There is also a scientific problem too complex for simple resolution: no political community on earth can claim to be defined solely by racial identity because there is no pure race. This is why politics can never be reduced to ethnographic identity as a first principle. Racial ideology also trends toward the politics of violence: “No one has the right to go through the world fingering people’s skulls, and taking them by the throat saying: ‘You are of our blood; you belong to us!’”
Language. As with the other claims of what constitutes nationality, the claim of language unity has a superficial plausibility. Polyglot communities living under a unity state face constant struggles over schooling, official business, and other issues of speech. They have the feeling of being two or several nations, thus tempting people to believe that language itself is the basis of nationhood. But this actually makes little sense: the US, New Zealand, and the UK are not a single nation because they hold the same language in common. Latin America and Spain, Portugal and Brazil, share the same language but not the same nation.
“Language invites people to unite,” writes Renan, “but it does not force them to do so.”
There is also the issue that not even a single language is actually unified: infinite varieties of expression and dialect can cause ongoing confusion. How much, really, does the language of an urban native of New Jersey have to do with expressions used in rural Mississippi? “Language invites people to unite,” writes Renan, “but it does not force them to do so.” There is nothing mystically unifying about speaking the same language; language facilitates communication but does not forge a nation.
Geography too is malleable.
Geography. Natural boundaries are another case of nation-making in the past which, as with all these other principles, actually has little to do with permanent features of what really makes a nation. Rivers and mountains can be convenient ways to draw borders but they do not permanently shape political communities. Geography can be easily overcome. It is malleable, as American history shows. The existence of geographically non-contiguous nations further refutes the notion.
Americans speak of “sea to shining sea,” but how does that make sense of Alaska and Hawaii? Also in the US, enclaves of past national loyalty are a feature of city life: little Brazil, Chinatown, little Havana, and so on. Even further, to try to force unity based on geography alone is very dangerous. “I know of no doctrine which is more arbitrary or more fatal,” writes Renan, “for it allows one to justify any or every violence.”
So What Is a Nation?
All the above have some plausible claim to explaining national attachment, but none hold up under close scrutiny.
Can we identify any single factor to account for people’s sense of attachment to a political community?
Where your heart is, there is your nation.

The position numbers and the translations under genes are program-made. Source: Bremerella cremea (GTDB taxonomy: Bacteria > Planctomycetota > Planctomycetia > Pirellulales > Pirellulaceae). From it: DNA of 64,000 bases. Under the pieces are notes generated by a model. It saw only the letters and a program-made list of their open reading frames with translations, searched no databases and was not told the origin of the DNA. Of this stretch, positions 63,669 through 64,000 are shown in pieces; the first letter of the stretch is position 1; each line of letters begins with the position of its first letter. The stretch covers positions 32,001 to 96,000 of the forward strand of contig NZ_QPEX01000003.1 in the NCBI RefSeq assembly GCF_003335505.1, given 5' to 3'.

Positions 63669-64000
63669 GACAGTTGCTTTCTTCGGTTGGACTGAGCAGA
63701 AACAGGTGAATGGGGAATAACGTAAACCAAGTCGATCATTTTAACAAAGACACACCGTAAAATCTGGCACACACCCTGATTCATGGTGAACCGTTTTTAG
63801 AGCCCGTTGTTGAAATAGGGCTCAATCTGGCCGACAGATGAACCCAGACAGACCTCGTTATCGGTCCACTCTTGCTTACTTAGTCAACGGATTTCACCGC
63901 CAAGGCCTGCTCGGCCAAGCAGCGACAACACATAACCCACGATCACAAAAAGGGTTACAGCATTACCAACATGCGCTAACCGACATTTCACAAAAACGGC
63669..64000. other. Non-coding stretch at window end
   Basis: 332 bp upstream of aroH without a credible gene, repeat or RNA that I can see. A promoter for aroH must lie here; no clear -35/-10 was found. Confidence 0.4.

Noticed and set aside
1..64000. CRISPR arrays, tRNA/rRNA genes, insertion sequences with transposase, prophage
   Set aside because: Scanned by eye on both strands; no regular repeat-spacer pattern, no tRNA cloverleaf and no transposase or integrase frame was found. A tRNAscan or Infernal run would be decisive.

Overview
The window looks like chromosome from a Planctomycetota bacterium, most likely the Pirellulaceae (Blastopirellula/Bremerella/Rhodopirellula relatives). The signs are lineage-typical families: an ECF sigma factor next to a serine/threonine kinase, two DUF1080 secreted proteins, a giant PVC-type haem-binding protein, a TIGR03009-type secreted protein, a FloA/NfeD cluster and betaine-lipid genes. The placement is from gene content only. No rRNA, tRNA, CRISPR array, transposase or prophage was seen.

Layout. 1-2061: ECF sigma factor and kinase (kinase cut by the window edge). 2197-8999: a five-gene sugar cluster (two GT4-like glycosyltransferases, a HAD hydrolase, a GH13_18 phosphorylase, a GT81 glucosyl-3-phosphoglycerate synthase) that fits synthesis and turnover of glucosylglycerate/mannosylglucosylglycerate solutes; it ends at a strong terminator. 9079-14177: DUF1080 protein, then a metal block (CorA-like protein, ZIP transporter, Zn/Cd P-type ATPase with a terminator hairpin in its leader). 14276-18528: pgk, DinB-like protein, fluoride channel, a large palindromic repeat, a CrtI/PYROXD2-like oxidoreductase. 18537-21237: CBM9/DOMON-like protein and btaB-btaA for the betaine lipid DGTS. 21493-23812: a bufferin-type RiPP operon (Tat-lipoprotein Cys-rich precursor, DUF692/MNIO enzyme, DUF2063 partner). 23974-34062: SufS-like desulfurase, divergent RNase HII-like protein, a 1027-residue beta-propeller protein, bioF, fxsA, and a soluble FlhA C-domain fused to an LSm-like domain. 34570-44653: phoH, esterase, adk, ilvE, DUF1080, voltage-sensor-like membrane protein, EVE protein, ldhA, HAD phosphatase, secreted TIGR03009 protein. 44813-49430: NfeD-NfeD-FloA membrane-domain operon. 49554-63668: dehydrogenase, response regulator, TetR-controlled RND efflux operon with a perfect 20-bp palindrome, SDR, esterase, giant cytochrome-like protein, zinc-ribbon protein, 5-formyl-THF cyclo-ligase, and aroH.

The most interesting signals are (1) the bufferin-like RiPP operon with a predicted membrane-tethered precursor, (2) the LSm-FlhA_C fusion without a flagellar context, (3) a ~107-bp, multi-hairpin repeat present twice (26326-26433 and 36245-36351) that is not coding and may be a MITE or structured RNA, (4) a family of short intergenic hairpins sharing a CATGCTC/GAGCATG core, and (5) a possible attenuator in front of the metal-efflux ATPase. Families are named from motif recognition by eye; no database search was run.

In Renan’s view, nationhood is a spiritual principle, a reflection of the affections we feel toward some kind of political community – its ideals, its past, its achievements, and its future. Where your heart is, there is your nation. This is why so many of us can feel genuine feelings of joy and even belongingness during July 4th celebrations. We are celebrating something in common: a feeling we have that we share with others, regardless of religion, race, language (this is, after all, a country where “Despacito” is the number one pop hit), geography, and even ideology.
It is all about affections of the heart, which appear without compulsion and exist prior to and far beyond any loyalties to a particular dynasty, regime, or anything else. And what is that source of inner pride Americans feel? It’s about the way in which the American political experiment appears rooted in the freedom to have and to hold those affections, and ennobles them in American aspirations and institutions. As with any national experience, ours is a deeply flawed history but the love that we have in our hearts for the freedom that is the theme of this nation persists despite it all.
Renan has the last word: “Man is a slave neither of his race nor his language, nor of his religion, nor of the course of rivers nor of the direction taken by mountain chains. A large aggregate of men, healthy in mind and warm of heart, creates the kind of moral conscience which we call a nation.”
The freedom of this moral conscience is what we celebrate when we feel pride in the American nation.
Jeffrey Tucker is Director of Content for the Foundation for Economic Education. He is also Chief Liberty Officer and founder of Liberty.me, Distinguished Honorary Member of Mises Brazil, research fellow at the Acton Institute, policy adviser of the Heartland Institute, founder of the CryptoCurrency Conference, member of the editorial board of the Molinari Review, an advisor to the blockchain application builder Factom, and author of five books. He has written 150 introductions to books and many thousands of articles appearing in the scholarly and popular press.